Know Your Medal of Honor Recipients:
Private Thomas Sletteland (US Army) received his Medal of Honor for his actions on April 12, 1899, near Paete, Luzon, Philippine Islands. His citation reads:
Single-handed and alone defended his dead and wounded comrades against a greatly superior force of the enemy.
Private Andrew J. Sloan (US Army) received his Medal of Honor for his actions on December 16, 1864, at Nashville, Tennessee. His citation reads:
Captured flag of 1st Louisiana Battery (C.S.A.).
Specialist Fourth Class Donald P. Sloat (US Army) received his Medal of Honor for his actions on January 17, 1970, at Hawk Hill Fire Base, Quang Tin, Republic of Vietnam. His citation reads:
On the morning of Jan. 17, 1970, Sloat's squad was conducting a patrol, serving as a blocking element in support of tanks and armored personnel carriers from F Troop in the Que Son valley. As the squad moved through dense up a small hill in file formation, the lead Soldier tripped a wire attached to a hand grenade booby-trap, set up by enemy forces. When the grenade rolled down the hill toward Sloat, he had a choice. He could hit the ground and seek cover, or pick up the grenade and throw it away from his fellow Soldiers. After initially attempting to throw the grenade, Sloat realized that detonation was imminent, and that two or three men near him would be killed or seriously injured if he couldn't shield them from the blast. In an instant, Sloat chose to draw the grenade to his body, shielding his squad members from the blast, and saving their lives. Sloat's actions define the ultimate sacrifice of laying down his own life in order to save the lives of his comrades. Specialist Four Donald P. Sloat's extraordinary heroism and selflessness are in keeping with the highest traditions of military service, and reflect great credit upon himself, his unit, and the United States Army.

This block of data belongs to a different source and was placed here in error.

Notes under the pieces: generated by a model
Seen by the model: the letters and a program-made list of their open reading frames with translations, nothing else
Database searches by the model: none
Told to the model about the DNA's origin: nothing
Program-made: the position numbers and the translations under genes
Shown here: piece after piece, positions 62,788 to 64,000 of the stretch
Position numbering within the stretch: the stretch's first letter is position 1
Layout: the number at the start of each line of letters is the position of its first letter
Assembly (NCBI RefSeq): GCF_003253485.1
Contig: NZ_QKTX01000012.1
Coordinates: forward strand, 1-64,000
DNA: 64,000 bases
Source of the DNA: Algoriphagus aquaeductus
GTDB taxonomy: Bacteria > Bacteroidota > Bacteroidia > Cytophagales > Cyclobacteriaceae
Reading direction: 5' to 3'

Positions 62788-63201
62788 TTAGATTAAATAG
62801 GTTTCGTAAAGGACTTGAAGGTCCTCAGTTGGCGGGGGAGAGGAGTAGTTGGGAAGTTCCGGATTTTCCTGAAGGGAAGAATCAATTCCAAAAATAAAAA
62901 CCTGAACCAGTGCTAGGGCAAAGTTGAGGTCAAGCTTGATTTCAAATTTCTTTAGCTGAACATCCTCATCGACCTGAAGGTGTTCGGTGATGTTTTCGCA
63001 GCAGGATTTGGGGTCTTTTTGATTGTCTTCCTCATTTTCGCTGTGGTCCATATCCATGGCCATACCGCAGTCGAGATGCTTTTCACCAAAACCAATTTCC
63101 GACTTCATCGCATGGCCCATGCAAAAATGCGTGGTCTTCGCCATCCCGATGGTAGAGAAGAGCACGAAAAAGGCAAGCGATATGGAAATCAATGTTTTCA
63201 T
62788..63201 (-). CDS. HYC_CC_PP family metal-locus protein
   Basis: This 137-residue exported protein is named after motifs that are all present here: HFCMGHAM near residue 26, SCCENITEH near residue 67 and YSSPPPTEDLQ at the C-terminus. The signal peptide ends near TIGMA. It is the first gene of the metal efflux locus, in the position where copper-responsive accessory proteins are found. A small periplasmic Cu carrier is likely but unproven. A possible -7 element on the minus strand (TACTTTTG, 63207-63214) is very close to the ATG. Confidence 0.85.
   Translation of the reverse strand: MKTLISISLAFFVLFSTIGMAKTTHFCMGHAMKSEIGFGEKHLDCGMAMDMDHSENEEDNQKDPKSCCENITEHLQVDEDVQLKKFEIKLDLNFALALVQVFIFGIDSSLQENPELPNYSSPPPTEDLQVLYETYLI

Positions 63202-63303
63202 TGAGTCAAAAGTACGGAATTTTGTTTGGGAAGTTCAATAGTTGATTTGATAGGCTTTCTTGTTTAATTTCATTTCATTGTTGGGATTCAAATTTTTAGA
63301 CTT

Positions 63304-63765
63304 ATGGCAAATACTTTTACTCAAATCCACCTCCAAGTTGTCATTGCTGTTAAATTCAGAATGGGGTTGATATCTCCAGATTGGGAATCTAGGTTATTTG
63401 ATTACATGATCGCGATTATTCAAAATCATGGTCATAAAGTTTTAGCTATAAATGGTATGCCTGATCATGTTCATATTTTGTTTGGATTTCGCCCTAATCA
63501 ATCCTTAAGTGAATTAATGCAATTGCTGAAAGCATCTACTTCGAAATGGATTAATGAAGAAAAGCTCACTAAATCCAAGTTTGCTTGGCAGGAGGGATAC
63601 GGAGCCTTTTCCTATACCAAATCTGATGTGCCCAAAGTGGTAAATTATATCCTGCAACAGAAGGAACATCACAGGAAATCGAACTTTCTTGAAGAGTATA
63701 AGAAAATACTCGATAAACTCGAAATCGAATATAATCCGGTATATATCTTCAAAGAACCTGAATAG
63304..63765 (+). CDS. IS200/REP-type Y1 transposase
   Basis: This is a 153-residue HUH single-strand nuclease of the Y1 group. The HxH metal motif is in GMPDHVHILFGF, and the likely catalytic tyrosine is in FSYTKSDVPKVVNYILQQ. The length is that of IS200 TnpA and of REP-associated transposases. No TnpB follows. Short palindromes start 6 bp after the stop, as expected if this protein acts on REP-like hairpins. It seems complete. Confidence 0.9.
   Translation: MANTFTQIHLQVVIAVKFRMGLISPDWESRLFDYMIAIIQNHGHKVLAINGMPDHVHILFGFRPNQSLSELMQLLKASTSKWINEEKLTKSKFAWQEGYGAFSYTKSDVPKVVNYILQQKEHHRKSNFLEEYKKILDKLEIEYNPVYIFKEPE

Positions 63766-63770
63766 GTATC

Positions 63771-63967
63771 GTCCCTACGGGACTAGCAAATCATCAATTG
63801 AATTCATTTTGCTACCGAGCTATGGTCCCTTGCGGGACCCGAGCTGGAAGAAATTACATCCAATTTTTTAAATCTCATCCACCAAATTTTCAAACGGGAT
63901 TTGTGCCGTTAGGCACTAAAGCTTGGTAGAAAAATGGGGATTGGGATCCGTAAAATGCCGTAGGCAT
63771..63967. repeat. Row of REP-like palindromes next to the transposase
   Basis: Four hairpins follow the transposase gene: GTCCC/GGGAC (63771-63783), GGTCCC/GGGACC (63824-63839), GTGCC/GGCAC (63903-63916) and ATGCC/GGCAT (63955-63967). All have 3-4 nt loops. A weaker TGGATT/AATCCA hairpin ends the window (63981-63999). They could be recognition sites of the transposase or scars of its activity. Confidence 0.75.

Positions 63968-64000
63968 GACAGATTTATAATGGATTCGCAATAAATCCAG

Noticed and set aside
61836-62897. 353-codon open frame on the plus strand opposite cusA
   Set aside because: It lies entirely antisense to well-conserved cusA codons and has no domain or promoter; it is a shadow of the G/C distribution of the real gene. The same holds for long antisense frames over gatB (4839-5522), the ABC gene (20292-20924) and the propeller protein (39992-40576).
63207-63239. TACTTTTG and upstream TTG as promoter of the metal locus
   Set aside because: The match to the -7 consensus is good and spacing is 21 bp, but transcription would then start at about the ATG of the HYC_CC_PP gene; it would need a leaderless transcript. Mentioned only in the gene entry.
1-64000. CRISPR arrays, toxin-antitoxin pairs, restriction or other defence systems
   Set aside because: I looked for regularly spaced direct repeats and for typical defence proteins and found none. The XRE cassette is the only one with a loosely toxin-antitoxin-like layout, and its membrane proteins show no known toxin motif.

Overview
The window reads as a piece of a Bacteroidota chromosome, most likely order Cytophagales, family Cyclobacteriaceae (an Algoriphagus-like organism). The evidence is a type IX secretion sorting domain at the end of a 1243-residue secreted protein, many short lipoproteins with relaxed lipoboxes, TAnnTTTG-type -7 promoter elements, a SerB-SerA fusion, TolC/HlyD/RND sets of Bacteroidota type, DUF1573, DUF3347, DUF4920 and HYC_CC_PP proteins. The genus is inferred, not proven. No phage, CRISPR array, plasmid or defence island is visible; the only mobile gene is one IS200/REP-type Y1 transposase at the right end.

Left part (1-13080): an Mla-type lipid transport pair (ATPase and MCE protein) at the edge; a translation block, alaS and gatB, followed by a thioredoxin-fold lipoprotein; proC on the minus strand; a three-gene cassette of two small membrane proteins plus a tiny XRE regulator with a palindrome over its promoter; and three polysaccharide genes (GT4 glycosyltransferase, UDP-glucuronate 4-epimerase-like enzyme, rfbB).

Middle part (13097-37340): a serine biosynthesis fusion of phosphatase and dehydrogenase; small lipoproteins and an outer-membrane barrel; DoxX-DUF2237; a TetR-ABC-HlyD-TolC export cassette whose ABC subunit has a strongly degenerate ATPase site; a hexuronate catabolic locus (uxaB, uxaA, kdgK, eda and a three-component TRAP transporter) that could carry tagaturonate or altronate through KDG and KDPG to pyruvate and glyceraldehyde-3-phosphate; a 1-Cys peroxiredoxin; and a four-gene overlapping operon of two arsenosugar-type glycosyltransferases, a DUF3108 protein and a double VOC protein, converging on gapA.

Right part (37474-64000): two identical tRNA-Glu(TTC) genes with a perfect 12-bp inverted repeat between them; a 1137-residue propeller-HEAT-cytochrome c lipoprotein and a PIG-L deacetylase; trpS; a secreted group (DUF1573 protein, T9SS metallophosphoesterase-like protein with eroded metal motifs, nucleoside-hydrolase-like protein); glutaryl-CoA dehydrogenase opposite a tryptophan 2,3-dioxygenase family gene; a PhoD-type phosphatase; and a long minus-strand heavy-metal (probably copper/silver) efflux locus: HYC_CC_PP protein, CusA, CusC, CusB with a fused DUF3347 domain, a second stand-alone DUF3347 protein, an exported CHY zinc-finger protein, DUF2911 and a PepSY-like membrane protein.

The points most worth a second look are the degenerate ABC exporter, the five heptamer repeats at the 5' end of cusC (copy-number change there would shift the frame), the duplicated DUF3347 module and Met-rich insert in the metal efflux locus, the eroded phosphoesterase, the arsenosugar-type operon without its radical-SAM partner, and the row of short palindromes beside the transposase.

Help Team I’m just sayin… in the Walk to End Alzheimer’s
To donate to me: Click Here.
To join team I’m just sayin…: Click Here.
I would like to wish my Labor Day Cousin Sally a VERY HAPPY BIRTHDAY!!!!!!!! I hope she has a GREAT day! What better way for all of you to wish Sally a “Happy Birthday” than to donate to my Walk to End Alzheimer’s?! Sounds like a plan to me!
So a week or so ago (I think) there was a big to-do over a law in Indiana that seemed to upset a lot of people. Before I talk about this, I should probably tell you that I haven’t actually read the law… Honestly, if you want me to start doing research before I give you my opinion then I want you to start paying me for my opinion. Since my opinion (so far) is given for free, I won’t take the time to read before I “speak”. Really, I doubt my approach is all that different from people on the various news outlets.